Last Throwback Thursday Of 2019

Random stuff first…

 

 

Not sure why the streaks appear in the photo, the window was open, but yet another sunrise near our house. Yes, the picture is crooked. So sue me…Here’s a sunset from a place far away, but only for now:

 

 

“Arizona, take off your rainbow shades
Arizona, have another look at the world…”

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December 26, 1947 was the second and last day of the “forgotten” blizzard, a storm that dumped more than 26 inches of snow on Central Park. Don’t think this storm was just a major inconvenience; the death toll was 77.

The Blizzard of 1888 and the Superstorm of 1993 are much discussed by “weather geeks.” The 1947 storm, not so much. I used to love snow because it meant I might get out of school. Into my mid-50s I loved the snow because of the beauty of freshly-fallen snow on the ground and in the trees. Now, not so much.

“Arizona, take off your rainbow shades
Arizona, have another look at the world…”

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By conventional reckoning the last Number #1 single of the 1960s was “Someday We’ll Be Together” by Diana Ross and the Supremes. It was the group’s 12th number one single and their final release before Ross left the group to pursue a solo career. From 45cat.com:

 

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In terms of chart performance, Diana Ross and the Supremes were the most successful American group of the 1960s. Are “singles” even a thing in this day of digital music and streaming? Is music even a thing anymore? I will re-iterate my strong belief that the phrase “modern American music” is an oxymoron.

Not that anyone asked, but my favorite song by Diana Ross and the Supremes is “Come See About Me.” That might also be my favorite Motown song from the 1960s, period.

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Speaking of the 60s…the best-selling American car for any year of the decade was the 1965 Chevrolet Impala, of which more than a million were sold. From Bring a Trailer a picture of a 1965 Impala:

 

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As for Ford, the model year 1965 Mustang sold about 681,000 units, but that includes 121,000-ish “1964 1/2 cars” built from April through September of 1964. According to Encyclopedia of American Cars by the Auto Editors of Consumer GuideĀ®, Galaxie sales for 1963 totaled almost 593,000; the Wikipedia article claims a figure of about 648,000 for the same year. I wonder if exports are the difference. Anyway, from gaaclassiccars.com a picture of a 1963 Ford Galaxie:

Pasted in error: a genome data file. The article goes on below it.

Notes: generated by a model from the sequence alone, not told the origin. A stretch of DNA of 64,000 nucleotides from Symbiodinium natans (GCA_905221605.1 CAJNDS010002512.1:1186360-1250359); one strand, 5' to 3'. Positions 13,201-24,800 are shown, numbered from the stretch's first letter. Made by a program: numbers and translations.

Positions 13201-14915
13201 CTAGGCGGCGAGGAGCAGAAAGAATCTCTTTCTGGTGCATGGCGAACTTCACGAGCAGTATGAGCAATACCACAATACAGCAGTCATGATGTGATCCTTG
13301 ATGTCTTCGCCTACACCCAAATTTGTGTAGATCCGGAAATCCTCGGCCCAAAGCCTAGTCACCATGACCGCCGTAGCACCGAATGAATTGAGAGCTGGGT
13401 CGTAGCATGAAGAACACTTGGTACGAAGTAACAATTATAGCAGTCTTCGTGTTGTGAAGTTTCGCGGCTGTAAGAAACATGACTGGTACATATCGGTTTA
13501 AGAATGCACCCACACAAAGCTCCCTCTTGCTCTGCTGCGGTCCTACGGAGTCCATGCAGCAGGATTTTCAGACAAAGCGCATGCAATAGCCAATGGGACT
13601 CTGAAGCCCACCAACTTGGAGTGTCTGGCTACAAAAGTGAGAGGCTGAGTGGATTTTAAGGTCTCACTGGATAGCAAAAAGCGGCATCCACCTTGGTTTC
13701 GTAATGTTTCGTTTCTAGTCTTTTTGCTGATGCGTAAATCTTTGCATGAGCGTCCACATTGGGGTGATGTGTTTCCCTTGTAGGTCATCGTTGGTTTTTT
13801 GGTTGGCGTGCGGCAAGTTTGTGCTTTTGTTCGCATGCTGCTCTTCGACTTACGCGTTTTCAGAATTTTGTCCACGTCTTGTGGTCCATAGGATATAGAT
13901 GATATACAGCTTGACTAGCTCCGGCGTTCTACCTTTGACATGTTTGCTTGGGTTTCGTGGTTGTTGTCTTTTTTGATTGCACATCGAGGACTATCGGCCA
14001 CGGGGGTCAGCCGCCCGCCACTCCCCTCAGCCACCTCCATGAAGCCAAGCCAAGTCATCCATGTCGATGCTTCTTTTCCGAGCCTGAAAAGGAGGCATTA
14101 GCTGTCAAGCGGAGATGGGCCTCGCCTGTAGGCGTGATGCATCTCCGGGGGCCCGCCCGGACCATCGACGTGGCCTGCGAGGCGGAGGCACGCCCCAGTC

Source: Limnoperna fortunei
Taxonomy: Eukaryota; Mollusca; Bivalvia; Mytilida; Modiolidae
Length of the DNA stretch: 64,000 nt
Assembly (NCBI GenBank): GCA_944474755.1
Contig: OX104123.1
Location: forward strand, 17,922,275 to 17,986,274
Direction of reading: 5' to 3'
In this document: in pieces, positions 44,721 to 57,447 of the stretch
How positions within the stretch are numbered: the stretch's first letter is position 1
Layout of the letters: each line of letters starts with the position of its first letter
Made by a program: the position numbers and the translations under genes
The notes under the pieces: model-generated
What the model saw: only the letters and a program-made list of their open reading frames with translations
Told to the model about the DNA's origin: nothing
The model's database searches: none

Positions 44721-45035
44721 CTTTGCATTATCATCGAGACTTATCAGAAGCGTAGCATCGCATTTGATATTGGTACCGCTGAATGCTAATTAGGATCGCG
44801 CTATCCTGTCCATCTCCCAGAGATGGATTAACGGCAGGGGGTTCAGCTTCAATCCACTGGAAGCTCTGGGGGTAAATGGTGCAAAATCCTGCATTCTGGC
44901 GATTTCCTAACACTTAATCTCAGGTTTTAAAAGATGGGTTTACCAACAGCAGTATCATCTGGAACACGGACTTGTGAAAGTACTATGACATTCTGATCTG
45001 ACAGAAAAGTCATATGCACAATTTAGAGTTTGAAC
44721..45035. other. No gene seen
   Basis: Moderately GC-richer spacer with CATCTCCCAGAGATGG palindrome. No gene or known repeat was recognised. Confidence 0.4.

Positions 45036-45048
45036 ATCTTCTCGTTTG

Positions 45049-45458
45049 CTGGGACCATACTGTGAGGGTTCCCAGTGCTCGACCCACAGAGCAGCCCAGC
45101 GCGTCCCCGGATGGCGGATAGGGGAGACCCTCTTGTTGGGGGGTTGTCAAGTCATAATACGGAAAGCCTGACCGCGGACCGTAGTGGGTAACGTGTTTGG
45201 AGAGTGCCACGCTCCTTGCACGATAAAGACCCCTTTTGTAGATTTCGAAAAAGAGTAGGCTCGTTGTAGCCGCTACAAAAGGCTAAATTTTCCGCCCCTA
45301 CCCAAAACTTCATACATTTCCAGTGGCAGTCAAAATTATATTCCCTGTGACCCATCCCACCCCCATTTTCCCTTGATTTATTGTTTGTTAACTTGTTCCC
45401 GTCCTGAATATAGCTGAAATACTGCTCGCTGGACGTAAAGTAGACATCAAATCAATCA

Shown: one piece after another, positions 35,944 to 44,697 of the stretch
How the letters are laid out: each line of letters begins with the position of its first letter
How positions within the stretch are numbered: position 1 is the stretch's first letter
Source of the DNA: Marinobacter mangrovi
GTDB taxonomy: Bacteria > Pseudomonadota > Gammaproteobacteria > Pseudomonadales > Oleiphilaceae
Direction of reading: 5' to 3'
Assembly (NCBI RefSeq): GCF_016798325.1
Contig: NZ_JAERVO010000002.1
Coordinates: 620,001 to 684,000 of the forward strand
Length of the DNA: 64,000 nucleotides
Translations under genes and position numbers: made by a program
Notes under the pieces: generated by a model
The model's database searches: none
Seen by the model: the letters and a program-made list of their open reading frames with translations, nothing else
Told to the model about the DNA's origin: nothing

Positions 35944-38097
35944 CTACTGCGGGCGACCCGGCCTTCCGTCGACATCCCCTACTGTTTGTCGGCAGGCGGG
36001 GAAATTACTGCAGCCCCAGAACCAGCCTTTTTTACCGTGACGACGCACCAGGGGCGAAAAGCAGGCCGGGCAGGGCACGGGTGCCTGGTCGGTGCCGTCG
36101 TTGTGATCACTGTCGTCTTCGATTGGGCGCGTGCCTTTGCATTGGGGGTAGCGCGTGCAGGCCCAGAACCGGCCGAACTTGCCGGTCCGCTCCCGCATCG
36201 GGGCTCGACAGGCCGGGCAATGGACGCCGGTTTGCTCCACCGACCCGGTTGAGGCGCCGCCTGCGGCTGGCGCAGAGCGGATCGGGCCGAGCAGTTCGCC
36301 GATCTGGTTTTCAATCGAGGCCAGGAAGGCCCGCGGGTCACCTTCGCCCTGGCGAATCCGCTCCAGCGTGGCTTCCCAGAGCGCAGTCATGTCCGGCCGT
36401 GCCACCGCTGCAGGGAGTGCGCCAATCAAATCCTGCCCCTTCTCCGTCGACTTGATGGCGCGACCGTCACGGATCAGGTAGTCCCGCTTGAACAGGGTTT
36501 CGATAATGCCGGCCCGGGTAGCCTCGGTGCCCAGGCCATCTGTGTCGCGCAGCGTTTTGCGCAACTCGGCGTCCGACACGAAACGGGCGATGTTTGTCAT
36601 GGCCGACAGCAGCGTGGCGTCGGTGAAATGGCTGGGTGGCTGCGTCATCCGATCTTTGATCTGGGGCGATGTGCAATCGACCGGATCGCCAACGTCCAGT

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The best-selling Mopar of the 1960s? Hell if I know…not as easy to find this info on the Internet as one might think and the aforementioned encyclopedia breaks down sales of specific models into great detail, sometimes into painfully great detail. Between six- and eight-cylinder variants, more than 323,000 Dodge Darts were sold for model year 1960. Adding all variants of the Plymouth Fury “by hand” from 1966 through 1968 (in 1966, 18 different models existed including the Sport Fury and the VIP), about 318,000 were produced in 1966, slightly more than the 317,000 for 1967 and the 293,000 for 1968. From classiccars.com a picture of a 1966 Plymouth Fury since Dodges are still being produced, at least for now:

 

See the source image

 

As best as I can figure, total US passenger car production for 1960-1969 was a shade over 75 million units with a peak of nearly 9 million in 1965. I don’t have the patience to compile these figures, but I would like to see one free source with production aggregated by company, make, model and year. Does such a source already exist and I am simply unaware of it? Please enlighten me.

 

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